I have just finished testing these new features by successfuly creating full disk/partition images to both DVD+RW and DVD-RW disks that included the full bootable rescue media plus the One-Click Restore. Just bear in mind the current problems and limitations that TI has with imaging direct to DVD+RW, DVD-R and DVD+R media.

    Regards
     
    Last edited: May 30, 2006
  6. bVolk

    bVolk Registered Member

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    Yes, to mount an image, all the files comprising that image must be stored in (or copied to) the same folder (not just the same partition).

    But mounting is a way to restore just a few files or folders from a disk/partition image. To restore the whole disk or partition, you can do that directly from the DVDs, by starting the process with the last DVD and proceeding to the subsequent DVDs in reversed order, as prompted.

    Addendum: The reason for this difference of behaviour is, that when you want to copy a file from a mounted image, TI must generally combine it from bits stored in several sectors, due to fragmentation of the original. That's why all the files comprising the image must be available at the same time. (You should be aware that imaging is done sectorwise, not filewise!)

    On the other hand, a disk/partition restore is performed one sector after the other, regardless of the data recorded in them.
     
    Last edited: May 30, 2006
  7. Long View

    Long View Registered Member

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    Have you thought about an external USB drive ? 300 - 400 gig drives are not all that expensive today. If I had a hard drive fail I would boot from an Acronis CD and restore from a USB - much faster than from DVD and less of a risk I would have thought.
     
  8. corinthian

    corinthian Registered Member

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    Thanks, that's good news.
     
  9. PaulKraemer

    PaulKraemer Registered Member

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    That sounds good. Now I just have to decide if i want to buy the home or the workstation edition. I looked at the .pdf's on both. The home edition seems to have all of the features that I need. The only feature that I only see listed for Workstation that I might want is "Create CDs with bootable images, PXE packages, and bootable recovery media ISO's". To me, this sounds like the feature you just tested, Menorcaman. Which edition (or both?) did you do your testing with?

    Thanks again,
    Paul
     
  10. Menorcaman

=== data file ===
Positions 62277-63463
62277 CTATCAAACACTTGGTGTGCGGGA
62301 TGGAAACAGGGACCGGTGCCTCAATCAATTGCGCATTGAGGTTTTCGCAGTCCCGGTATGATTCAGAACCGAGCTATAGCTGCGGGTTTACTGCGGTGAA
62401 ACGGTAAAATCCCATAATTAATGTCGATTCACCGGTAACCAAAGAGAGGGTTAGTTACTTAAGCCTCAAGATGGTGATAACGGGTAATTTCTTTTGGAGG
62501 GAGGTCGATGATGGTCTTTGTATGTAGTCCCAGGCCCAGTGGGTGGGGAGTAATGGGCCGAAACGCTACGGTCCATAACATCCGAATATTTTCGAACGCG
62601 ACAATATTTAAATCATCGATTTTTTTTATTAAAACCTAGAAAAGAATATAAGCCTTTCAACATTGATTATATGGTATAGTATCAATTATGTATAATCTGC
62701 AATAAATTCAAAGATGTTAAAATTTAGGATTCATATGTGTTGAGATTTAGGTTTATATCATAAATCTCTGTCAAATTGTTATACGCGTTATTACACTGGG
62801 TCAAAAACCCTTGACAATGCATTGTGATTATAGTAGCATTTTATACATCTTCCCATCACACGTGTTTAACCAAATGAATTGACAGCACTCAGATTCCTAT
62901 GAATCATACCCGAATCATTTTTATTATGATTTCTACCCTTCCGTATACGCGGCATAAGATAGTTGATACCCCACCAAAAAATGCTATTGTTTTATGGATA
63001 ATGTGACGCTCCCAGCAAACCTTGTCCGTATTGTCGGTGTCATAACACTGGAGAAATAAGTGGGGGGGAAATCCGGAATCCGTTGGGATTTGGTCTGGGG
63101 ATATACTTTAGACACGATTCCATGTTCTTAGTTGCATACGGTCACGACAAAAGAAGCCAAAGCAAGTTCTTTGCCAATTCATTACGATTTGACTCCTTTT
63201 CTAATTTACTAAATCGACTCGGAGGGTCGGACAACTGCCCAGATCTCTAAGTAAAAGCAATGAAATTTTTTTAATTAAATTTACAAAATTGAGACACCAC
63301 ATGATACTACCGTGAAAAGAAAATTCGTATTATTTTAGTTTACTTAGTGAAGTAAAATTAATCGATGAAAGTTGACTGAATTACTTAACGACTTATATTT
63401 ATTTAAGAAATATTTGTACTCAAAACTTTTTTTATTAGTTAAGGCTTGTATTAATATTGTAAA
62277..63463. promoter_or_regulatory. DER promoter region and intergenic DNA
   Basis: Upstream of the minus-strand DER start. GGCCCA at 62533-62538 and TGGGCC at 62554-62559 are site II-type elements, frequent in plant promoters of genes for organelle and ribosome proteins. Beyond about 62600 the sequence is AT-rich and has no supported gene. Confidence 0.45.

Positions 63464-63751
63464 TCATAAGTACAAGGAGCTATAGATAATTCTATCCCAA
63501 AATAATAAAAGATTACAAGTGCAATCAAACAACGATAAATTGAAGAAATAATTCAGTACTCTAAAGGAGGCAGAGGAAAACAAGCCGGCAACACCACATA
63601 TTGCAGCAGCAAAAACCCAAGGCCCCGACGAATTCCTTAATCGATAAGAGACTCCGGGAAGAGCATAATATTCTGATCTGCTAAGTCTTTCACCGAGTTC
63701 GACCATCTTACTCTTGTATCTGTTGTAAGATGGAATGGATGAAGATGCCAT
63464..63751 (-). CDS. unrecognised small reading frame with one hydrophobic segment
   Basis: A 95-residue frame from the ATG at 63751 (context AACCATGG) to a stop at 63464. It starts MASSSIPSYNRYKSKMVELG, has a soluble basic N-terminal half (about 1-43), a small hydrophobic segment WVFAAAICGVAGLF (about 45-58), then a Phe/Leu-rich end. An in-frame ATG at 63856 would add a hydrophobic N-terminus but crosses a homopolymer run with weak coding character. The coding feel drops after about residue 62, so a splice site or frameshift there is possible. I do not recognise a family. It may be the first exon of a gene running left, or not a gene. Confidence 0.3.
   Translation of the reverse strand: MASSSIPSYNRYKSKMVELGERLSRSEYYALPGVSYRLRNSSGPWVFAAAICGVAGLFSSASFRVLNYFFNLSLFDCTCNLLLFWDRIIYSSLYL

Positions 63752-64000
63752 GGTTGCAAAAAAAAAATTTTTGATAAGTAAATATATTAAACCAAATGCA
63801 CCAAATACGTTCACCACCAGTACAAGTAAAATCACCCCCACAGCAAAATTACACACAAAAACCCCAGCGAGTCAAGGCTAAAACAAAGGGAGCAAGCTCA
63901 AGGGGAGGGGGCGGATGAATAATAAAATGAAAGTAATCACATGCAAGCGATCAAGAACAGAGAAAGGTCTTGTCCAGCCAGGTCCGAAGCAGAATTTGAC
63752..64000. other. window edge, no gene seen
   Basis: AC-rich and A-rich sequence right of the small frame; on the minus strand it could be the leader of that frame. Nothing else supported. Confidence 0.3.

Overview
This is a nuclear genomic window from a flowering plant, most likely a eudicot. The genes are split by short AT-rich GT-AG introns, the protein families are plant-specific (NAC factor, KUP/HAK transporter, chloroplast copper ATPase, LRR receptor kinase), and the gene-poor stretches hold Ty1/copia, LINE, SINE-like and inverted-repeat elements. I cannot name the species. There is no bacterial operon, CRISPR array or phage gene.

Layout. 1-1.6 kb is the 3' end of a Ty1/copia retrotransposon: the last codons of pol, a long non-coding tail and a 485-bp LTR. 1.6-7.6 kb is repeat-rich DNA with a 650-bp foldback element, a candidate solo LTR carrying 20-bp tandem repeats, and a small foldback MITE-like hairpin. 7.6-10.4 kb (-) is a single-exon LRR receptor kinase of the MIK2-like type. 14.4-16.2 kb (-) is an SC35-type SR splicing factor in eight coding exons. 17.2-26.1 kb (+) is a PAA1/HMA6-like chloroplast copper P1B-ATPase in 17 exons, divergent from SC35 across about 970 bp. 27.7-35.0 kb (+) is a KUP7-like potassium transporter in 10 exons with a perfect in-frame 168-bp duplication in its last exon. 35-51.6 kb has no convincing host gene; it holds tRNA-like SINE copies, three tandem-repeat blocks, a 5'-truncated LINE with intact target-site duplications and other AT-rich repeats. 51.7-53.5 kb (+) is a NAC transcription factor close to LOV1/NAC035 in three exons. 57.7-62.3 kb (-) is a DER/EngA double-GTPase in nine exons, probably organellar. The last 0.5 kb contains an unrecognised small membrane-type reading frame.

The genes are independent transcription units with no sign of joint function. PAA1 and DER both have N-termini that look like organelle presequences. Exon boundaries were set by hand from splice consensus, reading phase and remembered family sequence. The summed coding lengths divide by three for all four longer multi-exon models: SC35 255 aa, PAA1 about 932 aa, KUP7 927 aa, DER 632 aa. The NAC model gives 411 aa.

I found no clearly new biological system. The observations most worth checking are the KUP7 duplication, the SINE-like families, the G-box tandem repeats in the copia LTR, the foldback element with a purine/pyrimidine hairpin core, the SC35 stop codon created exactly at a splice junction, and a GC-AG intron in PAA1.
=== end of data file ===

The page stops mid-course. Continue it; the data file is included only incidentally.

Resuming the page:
Menorcaman Retired Moderator

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    Hi Paul,

    True Image 9.0 Home - Build 3633.

    A bit of advice - stick to DVD-RW for the moment as I'm having problems validating images created on DVD+RW media (and of course there is the problem of images on DVD+R and DVD-R being invisible from within the boot rescue environment).

    Regards
     
  11. PaulKraemer

    PaulKraemer Registered Member

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    I do have an external USB drive that I will use for this purpose. The reason I want the ability to image to DVD's is for PC's I set up for customers. In the event of a hard drive failure, I want them to be able to restore their PC to the way it was when I originally turned it over. In the past, I have provided them with a second cloned drive (using Norton Ghost). This works great, but believe it or not, I have had customers who have lost this drive.

    When this happens, I think it would be nice to be able to go into my own usb drive (or wherever else I decide to back up their drive image), copy their .tib files to DVD's, and mail them the DVD's. They can buy a new hard drive, and as far as I can tell, they will have three options for restoring their PC:

    1. Restore directly from the DVD's
    2. Copy the .tib files fromt the DVD's to a usb hard drive. Then restore from the usb hard drive.
    3. Copy the .tib files from the DVD's to any kind of network accessible storage, and restore from there.

    To me, this sounds like a pretty flexible and secure disaster recovery solution. If anyone can help me come up with a better solution, I would appreciate it.

    Thanks again,
    Paul